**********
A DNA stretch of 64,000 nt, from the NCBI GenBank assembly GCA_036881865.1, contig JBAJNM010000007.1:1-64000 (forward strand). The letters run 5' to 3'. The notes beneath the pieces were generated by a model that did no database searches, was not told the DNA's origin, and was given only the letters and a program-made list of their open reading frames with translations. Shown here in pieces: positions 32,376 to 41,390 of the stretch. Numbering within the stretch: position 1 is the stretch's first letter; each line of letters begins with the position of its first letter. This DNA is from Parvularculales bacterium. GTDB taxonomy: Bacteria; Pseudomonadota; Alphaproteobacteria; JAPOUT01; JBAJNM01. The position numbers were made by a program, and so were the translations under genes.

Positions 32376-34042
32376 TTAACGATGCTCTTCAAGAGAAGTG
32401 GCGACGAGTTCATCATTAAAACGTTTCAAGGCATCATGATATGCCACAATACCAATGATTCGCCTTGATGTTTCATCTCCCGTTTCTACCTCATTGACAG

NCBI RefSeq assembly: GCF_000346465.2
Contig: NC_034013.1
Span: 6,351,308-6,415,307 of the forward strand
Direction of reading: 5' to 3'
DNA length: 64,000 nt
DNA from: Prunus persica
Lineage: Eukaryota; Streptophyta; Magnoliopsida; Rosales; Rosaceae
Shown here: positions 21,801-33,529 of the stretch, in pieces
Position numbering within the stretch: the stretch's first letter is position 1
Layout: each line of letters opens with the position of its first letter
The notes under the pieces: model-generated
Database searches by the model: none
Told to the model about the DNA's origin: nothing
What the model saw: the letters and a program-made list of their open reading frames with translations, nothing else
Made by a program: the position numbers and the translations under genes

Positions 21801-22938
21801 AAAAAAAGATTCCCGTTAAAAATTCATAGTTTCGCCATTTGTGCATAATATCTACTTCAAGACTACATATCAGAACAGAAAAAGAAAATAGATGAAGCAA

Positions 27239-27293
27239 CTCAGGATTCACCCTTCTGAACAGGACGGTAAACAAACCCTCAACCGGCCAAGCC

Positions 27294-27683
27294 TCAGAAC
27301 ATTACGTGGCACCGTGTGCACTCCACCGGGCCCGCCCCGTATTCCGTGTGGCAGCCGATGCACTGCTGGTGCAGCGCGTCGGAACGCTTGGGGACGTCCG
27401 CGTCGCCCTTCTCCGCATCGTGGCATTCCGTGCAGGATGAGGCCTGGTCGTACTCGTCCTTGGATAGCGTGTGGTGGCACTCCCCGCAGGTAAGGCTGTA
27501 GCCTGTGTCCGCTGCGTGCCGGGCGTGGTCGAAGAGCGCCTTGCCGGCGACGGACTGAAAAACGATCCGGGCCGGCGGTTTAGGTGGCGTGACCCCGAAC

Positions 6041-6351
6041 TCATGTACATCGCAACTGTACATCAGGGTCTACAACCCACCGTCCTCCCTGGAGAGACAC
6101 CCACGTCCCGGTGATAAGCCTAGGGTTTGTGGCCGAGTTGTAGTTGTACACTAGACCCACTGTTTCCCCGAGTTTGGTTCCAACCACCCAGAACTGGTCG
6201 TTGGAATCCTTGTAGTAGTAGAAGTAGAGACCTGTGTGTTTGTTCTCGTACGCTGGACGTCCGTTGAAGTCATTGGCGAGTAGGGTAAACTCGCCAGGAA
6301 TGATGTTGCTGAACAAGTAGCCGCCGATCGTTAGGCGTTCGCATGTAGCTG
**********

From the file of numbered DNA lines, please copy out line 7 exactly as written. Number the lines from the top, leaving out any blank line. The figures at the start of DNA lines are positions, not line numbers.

Span: 6,351,308-6,415,307 of the forward strand